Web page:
Self-righting multihulls. How ?

Discussion in 'Sailboats' started by xarax, Sep 6, 2006.

  1. xarax

    xarax Previous Member

    "A monohull retains at least one major advantage over most multihulls in that it can be made self-righting."(John Perry)
    An obvious way to achieve self-righting on a multihull is to put a keel, weighting a little more than the (insubmersible) mast. If the mast weights, say, five percent of the whole boat, a keel weighing ten to twenty percent would do the job, and the boat would still be lighter and faster than a monohull. Why we have not seen any such sailboats?
     
  2. Crag Cay
    Joined: May 2006
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    Crag Cay Senior Member

    Oh we have seen them. Do a search on the history of multihulls and you will see that during the 1950's and 60's lots of people experimented with ballasted multihulls.

    They also sailed around with huge floats on the top of the most to stop them inverting. However the 'holy grail' of the self righting multihull proved as elusive as the real thing, despite periodic claims by some that they have at least got a sighting of it.

    But James Wharram proved that if you wanted stability, then his ideas were perfectly workable, and if you wanted outright speed - well, learn to be careful.
     
  3. yipster
    Joined: Oct 2002
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    yipster designer

    recall or imagin there is a way by canting a free standing mast level to boat / surface with the shrouds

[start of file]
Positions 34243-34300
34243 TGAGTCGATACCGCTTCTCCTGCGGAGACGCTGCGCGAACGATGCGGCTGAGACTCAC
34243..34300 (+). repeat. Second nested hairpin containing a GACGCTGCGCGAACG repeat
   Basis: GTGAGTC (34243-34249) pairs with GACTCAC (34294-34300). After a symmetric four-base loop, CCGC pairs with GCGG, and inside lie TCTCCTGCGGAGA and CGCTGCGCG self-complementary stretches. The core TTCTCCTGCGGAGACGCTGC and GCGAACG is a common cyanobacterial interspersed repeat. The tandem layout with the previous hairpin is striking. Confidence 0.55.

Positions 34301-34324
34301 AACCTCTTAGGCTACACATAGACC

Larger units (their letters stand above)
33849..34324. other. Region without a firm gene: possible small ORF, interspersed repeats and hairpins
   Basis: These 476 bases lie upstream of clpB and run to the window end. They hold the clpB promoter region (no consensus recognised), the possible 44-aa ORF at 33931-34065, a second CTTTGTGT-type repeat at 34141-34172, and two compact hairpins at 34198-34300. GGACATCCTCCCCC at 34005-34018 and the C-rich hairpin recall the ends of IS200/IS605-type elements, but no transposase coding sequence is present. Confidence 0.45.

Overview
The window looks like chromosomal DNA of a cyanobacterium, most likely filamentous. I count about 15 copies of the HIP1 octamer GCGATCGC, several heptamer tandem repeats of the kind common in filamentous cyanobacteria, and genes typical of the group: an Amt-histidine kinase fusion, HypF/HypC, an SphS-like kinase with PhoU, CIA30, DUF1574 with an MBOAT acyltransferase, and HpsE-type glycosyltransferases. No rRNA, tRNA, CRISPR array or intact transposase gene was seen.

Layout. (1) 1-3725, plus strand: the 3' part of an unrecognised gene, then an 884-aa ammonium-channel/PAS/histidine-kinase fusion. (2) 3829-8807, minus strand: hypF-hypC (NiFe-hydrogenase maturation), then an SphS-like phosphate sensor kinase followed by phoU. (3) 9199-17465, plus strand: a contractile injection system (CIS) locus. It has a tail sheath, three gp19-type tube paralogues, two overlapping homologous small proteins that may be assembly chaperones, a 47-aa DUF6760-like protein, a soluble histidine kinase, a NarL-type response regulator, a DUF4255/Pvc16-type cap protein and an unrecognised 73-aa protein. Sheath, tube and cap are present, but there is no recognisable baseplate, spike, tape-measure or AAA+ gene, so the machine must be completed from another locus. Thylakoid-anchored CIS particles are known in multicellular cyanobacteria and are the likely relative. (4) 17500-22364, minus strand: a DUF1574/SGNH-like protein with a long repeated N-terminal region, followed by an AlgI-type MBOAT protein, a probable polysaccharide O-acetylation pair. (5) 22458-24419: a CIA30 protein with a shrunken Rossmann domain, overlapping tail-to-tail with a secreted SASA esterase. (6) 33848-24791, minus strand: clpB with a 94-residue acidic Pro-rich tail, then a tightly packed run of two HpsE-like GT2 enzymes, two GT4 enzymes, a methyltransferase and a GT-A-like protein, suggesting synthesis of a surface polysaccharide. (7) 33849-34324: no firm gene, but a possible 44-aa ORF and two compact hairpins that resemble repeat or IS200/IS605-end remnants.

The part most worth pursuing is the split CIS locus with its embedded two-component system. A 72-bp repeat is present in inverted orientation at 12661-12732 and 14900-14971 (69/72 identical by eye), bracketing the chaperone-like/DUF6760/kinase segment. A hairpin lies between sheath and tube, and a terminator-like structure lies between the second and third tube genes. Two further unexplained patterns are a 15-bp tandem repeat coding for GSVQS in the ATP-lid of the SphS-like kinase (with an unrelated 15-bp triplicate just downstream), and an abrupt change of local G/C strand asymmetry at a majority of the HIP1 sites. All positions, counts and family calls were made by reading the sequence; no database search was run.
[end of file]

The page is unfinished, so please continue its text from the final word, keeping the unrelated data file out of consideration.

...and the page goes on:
than all sit on top of the mast and reverse the proces to get airborne, something like that, bit foggy today
     
  4. terhohalme
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    terhohalme BEng Boat Technology

    Self righting multihulls?

    Why? Have you ever sailed one?
     
  5. yipster
    Joined: Oct 2002
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    yipster designer

    nothing personal but...

    i did in a wet suit, but even if i had not, i dont think its very helpfull asking why without answering a question
    soo... as a fellow multi sailer can you tell about rightning a cat?
     
  6. terhohalme
    Joined: Jun 2003
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    terhohalme BEng Boat Technology

    Yipster, just want to know if xarax ever have sailed a multihull and what could be the possible reason for demand of self-righting. A little more backround and it would be easier to consider better answers.

    Beach cat or cruising? Sheltered waters or offshore?

    "A multihull retains at least one major advantage over most ballasted monohulls in that it can not sink" :)